Public Radio has held a place in the American imagination for decades, but how is it adapting to the new media landscape?
In her talk, Laura Walker ’87, President and CEO of New York Public Radio, will share insights on how a passion for design thinking and public media has helped her innovate the sound of public radio for a new generation. She will discuss how NYPR has disrupted its own business, shifting towards new audio channels including on-demand content, while maintaining its institutional focus on providing high-quality journalism and music to its 26 million monthly listeners.
This event is open to members of Yale Community only (students, staff, and faculty), and is off-the-record.
Lunch will be served; advanced registration required.
President and CEO, NYPR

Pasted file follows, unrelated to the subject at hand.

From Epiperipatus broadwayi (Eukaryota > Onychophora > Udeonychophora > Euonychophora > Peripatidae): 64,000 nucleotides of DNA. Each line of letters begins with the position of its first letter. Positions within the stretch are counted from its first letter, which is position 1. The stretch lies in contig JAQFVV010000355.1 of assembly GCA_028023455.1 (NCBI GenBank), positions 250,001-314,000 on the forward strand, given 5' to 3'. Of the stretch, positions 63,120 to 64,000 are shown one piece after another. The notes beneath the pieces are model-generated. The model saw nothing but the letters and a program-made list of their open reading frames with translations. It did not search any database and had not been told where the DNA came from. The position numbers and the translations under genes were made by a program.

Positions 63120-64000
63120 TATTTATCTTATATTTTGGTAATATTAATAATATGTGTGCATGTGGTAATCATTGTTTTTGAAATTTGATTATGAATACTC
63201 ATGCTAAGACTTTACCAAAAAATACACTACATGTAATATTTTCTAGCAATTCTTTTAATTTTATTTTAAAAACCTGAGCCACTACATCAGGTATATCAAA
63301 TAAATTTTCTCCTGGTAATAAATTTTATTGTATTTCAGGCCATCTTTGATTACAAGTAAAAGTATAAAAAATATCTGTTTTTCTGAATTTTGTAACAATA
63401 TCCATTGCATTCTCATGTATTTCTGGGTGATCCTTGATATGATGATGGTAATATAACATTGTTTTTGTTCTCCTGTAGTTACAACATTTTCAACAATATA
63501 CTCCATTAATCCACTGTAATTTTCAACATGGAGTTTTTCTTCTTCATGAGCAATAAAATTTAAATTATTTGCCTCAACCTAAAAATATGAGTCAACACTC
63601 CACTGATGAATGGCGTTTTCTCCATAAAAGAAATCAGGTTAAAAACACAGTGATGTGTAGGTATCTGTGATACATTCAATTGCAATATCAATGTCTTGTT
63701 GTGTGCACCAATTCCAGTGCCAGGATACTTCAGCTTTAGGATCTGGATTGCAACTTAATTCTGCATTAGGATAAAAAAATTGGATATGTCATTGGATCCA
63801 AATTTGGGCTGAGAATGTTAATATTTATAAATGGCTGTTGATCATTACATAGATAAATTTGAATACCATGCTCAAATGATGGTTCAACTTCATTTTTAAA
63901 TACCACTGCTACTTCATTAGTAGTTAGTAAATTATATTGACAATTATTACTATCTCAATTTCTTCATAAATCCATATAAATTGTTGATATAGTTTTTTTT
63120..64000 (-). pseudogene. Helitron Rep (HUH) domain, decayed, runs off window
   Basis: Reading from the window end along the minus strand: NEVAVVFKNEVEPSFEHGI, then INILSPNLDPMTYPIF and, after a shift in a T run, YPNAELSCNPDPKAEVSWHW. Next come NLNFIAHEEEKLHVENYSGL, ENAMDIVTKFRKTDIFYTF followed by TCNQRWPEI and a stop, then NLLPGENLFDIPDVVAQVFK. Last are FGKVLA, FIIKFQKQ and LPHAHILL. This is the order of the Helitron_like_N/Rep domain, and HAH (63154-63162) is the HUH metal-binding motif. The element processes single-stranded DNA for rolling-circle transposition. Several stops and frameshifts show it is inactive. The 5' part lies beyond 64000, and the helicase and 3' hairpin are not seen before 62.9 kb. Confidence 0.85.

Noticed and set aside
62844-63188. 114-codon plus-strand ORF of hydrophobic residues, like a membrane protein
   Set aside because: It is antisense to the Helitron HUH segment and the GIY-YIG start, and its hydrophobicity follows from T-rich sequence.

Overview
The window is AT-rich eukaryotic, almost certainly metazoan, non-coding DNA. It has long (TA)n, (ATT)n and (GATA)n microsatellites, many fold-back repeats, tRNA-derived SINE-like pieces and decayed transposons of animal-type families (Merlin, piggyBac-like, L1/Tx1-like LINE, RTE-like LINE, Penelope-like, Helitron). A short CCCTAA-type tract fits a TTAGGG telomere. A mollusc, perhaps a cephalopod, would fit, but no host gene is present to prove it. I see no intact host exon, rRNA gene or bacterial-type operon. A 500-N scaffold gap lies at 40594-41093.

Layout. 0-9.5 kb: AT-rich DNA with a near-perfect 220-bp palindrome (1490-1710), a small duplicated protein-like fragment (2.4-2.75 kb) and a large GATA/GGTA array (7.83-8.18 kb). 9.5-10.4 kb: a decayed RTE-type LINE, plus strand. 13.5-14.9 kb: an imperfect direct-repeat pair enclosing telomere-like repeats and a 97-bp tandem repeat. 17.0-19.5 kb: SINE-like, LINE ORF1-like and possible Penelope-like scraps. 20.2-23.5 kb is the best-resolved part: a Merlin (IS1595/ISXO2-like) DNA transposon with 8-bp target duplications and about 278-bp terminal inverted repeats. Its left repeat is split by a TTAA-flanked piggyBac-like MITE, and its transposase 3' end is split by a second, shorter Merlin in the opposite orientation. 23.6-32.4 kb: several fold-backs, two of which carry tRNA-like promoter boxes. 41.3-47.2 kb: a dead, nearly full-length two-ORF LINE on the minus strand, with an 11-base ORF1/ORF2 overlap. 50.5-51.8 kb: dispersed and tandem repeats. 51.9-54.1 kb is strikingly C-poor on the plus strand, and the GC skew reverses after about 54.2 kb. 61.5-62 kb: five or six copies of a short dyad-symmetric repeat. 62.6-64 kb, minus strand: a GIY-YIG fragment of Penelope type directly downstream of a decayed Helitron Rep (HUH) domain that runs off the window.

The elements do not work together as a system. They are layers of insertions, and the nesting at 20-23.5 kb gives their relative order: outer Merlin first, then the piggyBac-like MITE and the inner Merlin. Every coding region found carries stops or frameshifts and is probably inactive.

Laura Walker has been president and chief executive officer of New York public radio stations WNYC AM 820 and 93.9 FM since December 1995. Ms. Walker has transformed the organization from a City agency into a not-for-profit public broadcaster by>>...
Laura Walker has been president and chief executive officer of New York public radio stations WNYC AM 820 and 93.9 FM since December 1995. Ms. Walker has transformed the organization from a City agency into a not-for-profit public broadcaster by raising the $20 million necessary to purchase WNYC's AM and FM radio licenses from the City of New York. She has spearheaded many new programming initiatives, including the expansion of WNYC's news and documentary units, extended live concert programming, the introduction of American standards host Jonathan Schwartz, and the creation of new national programs Studio 360, The Next Big Thing, and Satellite Sisters. Ms. Walker began her professional career as a journalist and producer at National Public Radio. She later joined the staff of Carnegie Hall where she launched AT&T Presents Carnegie Hall Tonight. She spent eight years at Sesame Workshop where she headed the development department and later led the organization's efforts to establish a cable television channel, now Noggin.